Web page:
The IMF Working Papers series is designed to make IMF staff research available to a wide audience. Almost 300 Working Papers are released each year, covering a wide range of theoretical and analytical topics, including balance of payments, monetary and fiscal issues, global liquidity, and national and international economic developments.
The Trans-Pacific Partnership (TPP) has reinvigorated research on the ex-ante impact of
trade agreements. The results from these ex-ante models are subject to considerable
uncertainties, and needs to be complimented by ex-post studies. The paper fills this gap in
recent literature by employing synthetic control methods (SCM) - currently extremely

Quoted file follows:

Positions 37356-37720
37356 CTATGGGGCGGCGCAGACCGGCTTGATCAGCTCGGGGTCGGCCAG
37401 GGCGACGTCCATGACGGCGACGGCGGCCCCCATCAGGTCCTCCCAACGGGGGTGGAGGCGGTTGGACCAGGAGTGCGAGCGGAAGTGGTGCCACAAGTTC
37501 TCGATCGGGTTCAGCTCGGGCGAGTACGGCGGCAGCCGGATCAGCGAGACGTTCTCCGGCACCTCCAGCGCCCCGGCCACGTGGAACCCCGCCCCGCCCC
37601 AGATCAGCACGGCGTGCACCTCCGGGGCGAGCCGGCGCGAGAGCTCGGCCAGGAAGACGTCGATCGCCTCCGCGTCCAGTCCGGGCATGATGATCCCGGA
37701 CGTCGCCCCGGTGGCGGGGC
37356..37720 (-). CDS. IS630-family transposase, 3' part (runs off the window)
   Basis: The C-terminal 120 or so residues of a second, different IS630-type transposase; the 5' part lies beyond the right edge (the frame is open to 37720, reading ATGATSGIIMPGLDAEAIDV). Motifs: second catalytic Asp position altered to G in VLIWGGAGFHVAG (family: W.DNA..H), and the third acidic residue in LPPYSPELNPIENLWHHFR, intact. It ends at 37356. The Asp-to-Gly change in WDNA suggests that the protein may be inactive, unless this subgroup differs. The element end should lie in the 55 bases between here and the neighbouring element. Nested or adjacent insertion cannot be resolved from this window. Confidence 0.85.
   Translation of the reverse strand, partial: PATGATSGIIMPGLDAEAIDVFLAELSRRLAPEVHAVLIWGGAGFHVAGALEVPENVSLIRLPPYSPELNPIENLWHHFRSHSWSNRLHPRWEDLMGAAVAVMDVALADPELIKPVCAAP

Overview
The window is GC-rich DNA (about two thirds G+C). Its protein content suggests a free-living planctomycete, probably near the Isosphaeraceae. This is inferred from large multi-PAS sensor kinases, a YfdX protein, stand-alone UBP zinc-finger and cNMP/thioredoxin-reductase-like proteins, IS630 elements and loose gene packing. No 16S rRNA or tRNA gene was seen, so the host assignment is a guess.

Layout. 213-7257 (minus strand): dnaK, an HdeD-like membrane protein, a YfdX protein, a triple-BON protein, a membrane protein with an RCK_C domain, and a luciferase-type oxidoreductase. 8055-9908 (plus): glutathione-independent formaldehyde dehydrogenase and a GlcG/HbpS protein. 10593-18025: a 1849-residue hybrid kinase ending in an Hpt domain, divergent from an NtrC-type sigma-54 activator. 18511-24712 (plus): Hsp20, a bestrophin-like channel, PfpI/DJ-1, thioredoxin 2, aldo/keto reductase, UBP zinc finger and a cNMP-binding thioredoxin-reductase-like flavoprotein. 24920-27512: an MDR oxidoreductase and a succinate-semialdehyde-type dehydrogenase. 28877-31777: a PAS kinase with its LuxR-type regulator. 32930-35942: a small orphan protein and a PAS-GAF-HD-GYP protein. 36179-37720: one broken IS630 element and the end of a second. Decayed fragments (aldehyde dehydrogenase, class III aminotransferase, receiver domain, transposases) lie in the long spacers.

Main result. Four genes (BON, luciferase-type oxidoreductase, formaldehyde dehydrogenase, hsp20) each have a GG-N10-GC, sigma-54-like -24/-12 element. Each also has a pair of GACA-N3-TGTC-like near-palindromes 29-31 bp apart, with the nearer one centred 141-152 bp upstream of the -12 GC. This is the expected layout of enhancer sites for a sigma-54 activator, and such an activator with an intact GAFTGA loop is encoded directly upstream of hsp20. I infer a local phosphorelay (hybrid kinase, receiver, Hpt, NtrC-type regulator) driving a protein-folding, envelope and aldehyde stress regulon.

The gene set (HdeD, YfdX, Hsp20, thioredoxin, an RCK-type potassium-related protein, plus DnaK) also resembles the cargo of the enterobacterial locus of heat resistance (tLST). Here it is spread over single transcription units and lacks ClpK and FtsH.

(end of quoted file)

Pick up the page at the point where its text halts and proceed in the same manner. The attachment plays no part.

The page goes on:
popular in micro and macro studies - to understand the impact of trade agreements in the
period 1983-1995 for 104 country pairs. The key advantage of using SCM to address
selection bias - one of the persisting issues in trade literature - is that it allows the effect of
unobserved confounder to vary with time, as opposed to traditional econometric methods that
can deal with time-invariant unobserved country characteristics. Using SCM approach, the
paper finds that trade agreements can generate substantial gains, on average an increase of
exports by 80 percentage points over ten years. The export gains are higher when emerging
markets have trade agreements with advanced markets. The paper shows that all the countries
in NAFTA have substantially gained due to NAFTA. Finally, there is some evidence that
trade agreements can potentially lead to slight import diversion, but not export diversion.